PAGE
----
>> The manner and the mode of this transformation is known only to God…

But the Lord with logic & reason and a strong scriptural-support champions this Doctrine of the Resurrection from the Dead.

The passage ends with the statement, “And they no longer dared to ask him anything” (Lk 19:40)

The Sadducees who came to trap the Lord with their malicious doubts were put to silence.

>> Maybe a few of those Sadducees…

… would have second thoughts on it.

… got a bit confused between Jesus’ words and their own convictions

… felt angered at the convinced reply of Jesus & their unwillingness to let go of their position.

Maybe most of those Sadducees felt threatened by the confident reply of Jesus and felt disturbed by their aversion to give up their opinions.

>> It’s a tragedy when one fails to convert oneself, even after knowing the truth.

>> It’s a pity when one fails to change oneself, even after becoming aware of the reality.

>> It’s a calamity when one fails to alter oneself, even after being conscious of the facts.

Are we practical Sadducees in our lives?

>> Do I believe in the power of the Resurrection of the Dead?

>> Do I believe that there is a life beyond our earthly existence?

It is not that enough to have a mere verbal belief.

>> This belief ought to be translated in our personal living.

We need to prepare ourselves for a glorious eternity by living a holy life.

>> We need to avoid any blocks and sins which can hamper my progress to eternal life.

The world is becoming more and more materialistic today.

The feeling that “after all we have only one life” and “let us enjoy to the maximum” is widespread.

Certainly, God has blessed us with this life…and we need to enjoy.

>> But enjoy it in the proper manner with a sense of responsibility and decorum.

Let us give up anything that reduces the value of enjoyment to mere sensual and bodily-pleasurable activities.

>> Instead, let us enjoy real freedom and happiness, by living a life of Grace and Love!

We are Christians…

>> Will my life be the most blessed? or Will my life be the most pitied?

God Bless! Live Jesus!

Nov 24 (Lk 19:45-48)

One of the basic requirements of religion is the aspect of Sacredness.

God is Holy.

>> And all matters pertaining to this holy God, has a Sense of the Sacred.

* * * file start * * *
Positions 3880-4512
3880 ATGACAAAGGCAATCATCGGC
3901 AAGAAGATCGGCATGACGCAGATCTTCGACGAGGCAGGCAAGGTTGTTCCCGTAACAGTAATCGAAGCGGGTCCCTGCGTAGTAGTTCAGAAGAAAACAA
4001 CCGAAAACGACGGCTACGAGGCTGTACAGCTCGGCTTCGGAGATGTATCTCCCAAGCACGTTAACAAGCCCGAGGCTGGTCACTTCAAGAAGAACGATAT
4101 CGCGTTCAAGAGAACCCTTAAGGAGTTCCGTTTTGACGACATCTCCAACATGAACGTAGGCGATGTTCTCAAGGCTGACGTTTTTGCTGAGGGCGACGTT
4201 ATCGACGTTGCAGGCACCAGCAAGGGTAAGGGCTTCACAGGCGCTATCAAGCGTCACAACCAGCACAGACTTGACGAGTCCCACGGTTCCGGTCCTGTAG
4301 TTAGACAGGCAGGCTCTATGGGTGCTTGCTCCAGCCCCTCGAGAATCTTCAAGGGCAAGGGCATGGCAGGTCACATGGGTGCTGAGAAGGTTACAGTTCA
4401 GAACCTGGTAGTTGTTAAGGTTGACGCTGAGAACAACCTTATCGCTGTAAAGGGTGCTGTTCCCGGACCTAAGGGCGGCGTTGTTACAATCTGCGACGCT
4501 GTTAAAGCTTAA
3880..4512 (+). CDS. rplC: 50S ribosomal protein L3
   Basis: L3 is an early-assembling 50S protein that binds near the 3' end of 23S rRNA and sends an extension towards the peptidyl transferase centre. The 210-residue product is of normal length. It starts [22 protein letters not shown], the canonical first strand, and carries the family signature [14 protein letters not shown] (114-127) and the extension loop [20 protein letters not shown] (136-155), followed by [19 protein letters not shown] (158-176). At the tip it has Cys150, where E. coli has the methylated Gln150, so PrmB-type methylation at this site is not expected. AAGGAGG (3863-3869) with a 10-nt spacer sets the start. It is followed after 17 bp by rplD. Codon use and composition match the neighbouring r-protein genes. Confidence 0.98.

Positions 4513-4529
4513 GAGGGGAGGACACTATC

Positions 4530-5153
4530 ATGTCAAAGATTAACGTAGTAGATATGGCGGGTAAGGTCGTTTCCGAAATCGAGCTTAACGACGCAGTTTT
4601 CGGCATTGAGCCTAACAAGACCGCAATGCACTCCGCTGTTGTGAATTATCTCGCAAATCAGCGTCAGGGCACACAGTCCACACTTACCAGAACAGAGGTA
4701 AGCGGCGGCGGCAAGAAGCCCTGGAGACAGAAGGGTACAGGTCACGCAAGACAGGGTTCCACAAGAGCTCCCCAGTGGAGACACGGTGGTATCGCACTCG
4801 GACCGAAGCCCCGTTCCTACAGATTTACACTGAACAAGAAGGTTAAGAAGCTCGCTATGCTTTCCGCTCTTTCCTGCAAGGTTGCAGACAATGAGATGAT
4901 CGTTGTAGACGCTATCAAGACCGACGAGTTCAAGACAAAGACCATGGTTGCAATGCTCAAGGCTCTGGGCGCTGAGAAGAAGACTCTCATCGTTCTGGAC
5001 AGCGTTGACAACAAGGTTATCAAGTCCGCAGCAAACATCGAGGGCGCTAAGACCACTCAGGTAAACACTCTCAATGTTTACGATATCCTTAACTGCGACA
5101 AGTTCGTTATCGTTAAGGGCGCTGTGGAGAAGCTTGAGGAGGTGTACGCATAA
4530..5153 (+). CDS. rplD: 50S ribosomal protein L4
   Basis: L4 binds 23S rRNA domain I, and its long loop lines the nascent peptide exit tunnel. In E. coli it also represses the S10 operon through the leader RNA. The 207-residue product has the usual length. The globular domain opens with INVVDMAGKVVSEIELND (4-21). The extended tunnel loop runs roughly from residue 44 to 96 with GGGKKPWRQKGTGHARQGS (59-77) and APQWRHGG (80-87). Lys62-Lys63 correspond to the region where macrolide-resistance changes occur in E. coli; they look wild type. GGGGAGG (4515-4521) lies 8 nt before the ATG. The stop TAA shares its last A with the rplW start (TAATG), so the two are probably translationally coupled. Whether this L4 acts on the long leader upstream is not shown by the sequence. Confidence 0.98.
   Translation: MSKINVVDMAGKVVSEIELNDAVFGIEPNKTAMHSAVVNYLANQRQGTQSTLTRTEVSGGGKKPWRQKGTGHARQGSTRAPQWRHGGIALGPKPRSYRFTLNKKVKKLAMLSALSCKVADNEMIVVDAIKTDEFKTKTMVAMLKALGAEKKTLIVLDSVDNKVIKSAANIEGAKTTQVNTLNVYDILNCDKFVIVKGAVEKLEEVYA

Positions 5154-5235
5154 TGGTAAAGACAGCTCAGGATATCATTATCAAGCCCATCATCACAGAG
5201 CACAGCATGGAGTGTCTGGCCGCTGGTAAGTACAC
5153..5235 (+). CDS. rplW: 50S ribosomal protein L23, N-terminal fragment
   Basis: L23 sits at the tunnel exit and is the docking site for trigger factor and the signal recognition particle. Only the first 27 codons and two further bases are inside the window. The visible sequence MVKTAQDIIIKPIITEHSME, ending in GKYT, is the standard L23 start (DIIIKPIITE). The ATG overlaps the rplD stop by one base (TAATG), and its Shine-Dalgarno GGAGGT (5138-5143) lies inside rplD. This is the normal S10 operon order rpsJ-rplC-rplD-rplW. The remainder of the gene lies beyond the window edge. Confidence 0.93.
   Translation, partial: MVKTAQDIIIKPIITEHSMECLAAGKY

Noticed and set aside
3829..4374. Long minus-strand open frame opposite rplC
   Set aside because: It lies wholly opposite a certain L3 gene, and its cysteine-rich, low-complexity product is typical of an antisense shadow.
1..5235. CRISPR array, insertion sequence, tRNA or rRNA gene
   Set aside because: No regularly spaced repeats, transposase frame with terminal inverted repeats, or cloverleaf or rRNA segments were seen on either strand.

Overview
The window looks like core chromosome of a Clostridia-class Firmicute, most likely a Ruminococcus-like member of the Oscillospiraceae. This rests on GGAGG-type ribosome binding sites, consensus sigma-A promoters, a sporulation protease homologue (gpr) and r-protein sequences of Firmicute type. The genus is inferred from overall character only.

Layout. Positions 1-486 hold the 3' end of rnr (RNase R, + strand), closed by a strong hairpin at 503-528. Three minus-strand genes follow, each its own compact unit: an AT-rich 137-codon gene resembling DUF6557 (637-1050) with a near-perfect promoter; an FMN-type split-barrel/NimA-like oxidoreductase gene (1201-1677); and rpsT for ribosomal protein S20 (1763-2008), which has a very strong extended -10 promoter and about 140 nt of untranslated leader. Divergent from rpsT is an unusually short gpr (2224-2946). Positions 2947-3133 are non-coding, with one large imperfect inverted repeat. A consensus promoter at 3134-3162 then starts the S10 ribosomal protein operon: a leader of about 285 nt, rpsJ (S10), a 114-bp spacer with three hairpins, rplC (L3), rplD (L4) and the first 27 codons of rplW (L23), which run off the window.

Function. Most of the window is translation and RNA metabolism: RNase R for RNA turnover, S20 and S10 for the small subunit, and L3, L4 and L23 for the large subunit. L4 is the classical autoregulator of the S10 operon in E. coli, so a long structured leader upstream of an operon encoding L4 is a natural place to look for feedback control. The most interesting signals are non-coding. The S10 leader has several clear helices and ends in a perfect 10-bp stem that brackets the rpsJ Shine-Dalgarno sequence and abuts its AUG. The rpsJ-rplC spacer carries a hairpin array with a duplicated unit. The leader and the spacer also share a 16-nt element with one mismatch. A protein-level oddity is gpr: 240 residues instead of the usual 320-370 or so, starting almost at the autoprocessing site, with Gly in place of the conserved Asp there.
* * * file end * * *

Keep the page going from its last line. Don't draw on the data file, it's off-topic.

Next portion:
>> Worship becomes meaningful, when one becomes aware of this Sense of the Sacred.

>> Preaching becomes powerful, when one is convinced of this Sense of the Sacred.

>> Liturgy becomes heart-touching, when one acknowledges this Sense of the Sacred.

Today we need to make an examination…

>> Is my Worship of God becoming merely external and losing its inner values?

>> Is my Liturgy more a ritualistic and obligatory exercise than truly an experiential one?

>> Is my Preaching of God reduced to great talks but devoid of conviction and passion?

If the answer to any of the above questions is a Yes…

… then we are perhaps losing the Sense of the Sacred.

The Gospel of the day presents a classic case of this loss of the Sacred Sense.

The Temple of Jerusalem is desecrated by a loss of the Sacred Sense and Jesus seeks to restore it by cleansing the temple.

“Then Jesus entered the temple area and proceeded to drive out those who were selling things” (Lk 19:45)

The Jerusalem Temple was very dear to the faith of the people of Israel.

>> Worshipping in this temple was the ultimate for the Israelites, in their honouring of God.

At the Passover, Jews from around the world came to the temple to sacrifice to the Lord (Ex. 12:1-28; Lev. 23:4-8).

It was highly impractical to bring sacrificial animals long distances.

>> So they were made available in the Jerusalem Temple!

Most Jews also paid the temple tax during the Passover.

Since, they came from various places and bore pagan Roman seals, money-changers were there in the temple, to convert the Roman coinage into appropriate currency.

>> Pagan symbols on Roman money made it unacceptable for Yahweh’s house.

Where there is money, (usually) corruption slowly creeps in…!

Pilgrims had to pay exorbitant rates to change money, and sellers exploited those in poverty, overcharging for the poor man’s offering of pigeons and doves (Lev. 5:7).

To make things worse, these merchants set up shop in the Court of the Gentiles, making it useless as a place of prayer due to the hustle and bustle of the buying and the selling of goods…

Though not inherently evil, these practices became occasions for sin.

>> What started for a noble cause, led to immense corruption.

There began the loss of the “Sense of the Sacred”…

And this is so true in our own lives…

The beginning of the loss of the Sense of the Sacred begins with trivial things.

I allow a little delays and some relaxations in my prayer life…

>> And suddenly, I find no excitement in spending time in prayer.

I allow laxity and silence and indifference in my relationships…

>> And suddenly, I find no meaning in many of my relations…

I allow unpreparedness and disinterest to walk into my celebration and participation of Mass…

>> And suddenly, I find not meaning in the Holy Eucharist.

The loss of the Sense of the Sacred happens in a very subtle and quiet way.

>> And unless, we remain vigilant and careful, we can lose our way in the spiritual warfare.

It is this reminder and warning that the Lord delivers today, by cleansing the Jerusalem Temple.